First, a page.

Exam Practice – C.A.T On Curley’s Wife.
In this essay, I will explain the character of Curley’s wife having looked at, we can see John Steinbeck portrays Curley’s wife as being a ‘tart’ but also a nice woman. She is a natural flirt as throughout the novel she continues to talk to all the other men on the farm, but when she dies, we see her as an innocent woman. Steinbeck uses many different techniques to present Curley’s wife such as colour imagery, appearance, metaphors and similes in the early stages of the novel. The effect of these techniques is that the reader creates a mental image of Curley’s wife even before she even enters the novel.
Curley’s wife gives off the impression she is a ‘tart’ and a ‘floozy’ throughout the novel. When readers first read about her, her body language is provocative when she leans against a wall in the barn. “Oh! She put her hands behind e=ger back and leaned against the door frame so her body was thrown forward, you’re the new fellas that just come, ain’t ya?”, being the only woman on the farm, this reveals her need to be noticed and admired by the men. She talks very confidently and flirtatiously to George and Lennie even though they have just arrived on the farm and she doesn’t know them. She pretends to be looking for her husband and when told that he is not there Steinbeck writes “If he ain’t, I guess I better look some place else" she said playfully.‟ This shows her boredom in marriage with Curley and that she just want attention from the men on the farm.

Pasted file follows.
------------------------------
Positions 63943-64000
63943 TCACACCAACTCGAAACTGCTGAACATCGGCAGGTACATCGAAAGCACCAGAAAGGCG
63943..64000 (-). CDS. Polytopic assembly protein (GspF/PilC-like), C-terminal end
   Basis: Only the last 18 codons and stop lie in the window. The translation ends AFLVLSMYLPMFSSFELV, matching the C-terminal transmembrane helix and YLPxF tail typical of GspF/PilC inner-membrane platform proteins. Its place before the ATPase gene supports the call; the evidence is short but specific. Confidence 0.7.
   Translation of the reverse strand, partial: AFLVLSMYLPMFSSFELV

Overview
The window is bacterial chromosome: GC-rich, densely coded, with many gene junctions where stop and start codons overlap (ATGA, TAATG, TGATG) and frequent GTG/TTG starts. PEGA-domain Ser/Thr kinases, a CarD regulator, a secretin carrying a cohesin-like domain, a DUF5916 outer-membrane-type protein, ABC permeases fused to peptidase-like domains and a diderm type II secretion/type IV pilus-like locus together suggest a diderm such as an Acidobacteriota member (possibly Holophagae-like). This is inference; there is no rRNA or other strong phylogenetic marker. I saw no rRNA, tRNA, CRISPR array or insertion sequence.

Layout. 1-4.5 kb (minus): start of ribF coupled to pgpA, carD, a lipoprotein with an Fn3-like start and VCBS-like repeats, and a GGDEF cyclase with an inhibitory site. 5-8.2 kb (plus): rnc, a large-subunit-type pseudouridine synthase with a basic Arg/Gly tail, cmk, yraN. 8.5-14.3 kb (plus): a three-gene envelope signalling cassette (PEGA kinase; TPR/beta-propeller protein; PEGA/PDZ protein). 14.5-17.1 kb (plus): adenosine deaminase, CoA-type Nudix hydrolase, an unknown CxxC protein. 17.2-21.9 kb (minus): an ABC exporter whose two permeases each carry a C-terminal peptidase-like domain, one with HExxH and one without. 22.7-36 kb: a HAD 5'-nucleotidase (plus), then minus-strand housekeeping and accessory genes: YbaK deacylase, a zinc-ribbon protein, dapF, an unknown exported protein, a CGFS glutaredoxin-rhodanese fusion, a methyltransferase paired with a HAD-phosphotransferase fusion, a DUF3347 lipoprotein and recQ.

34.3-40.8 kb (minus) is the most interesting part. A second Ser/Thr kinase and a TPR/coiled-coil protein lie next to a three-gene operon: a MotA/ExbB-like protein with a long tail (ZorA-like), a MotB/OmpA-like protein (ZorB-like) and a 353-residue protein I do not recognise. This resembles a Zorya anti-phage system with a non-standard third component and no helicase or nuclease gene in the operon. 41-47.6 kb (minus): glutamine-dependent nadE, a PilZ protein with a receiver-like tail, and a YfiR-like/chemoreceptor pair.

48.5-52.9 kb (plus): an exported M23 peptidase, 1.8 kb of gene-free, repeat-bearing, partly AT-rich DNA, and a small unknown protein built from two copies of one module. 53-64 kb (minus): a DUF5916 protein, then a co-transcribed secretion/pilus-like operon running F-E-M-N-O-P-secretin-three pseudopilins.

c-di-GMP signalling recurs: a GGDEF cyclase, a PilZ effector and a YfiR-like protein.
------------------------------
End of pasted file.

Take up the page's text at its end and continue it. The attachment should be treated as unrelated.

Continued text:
Curley’s Wife is first presented to us through the dialogue of ranch-hand Candy, when he describes her to George. Candy’s opinion is very sexist towards Curley’s wife, you only hear the men’s opinion on Curley’s Wife. He also says “Curley’s married . . . a tart” which shows how Steinbeck wants to present Curley’s wife which is in a very crude manner. He uses expressions such as “she got the eye” and goes on to describe her as looking at other men, before...
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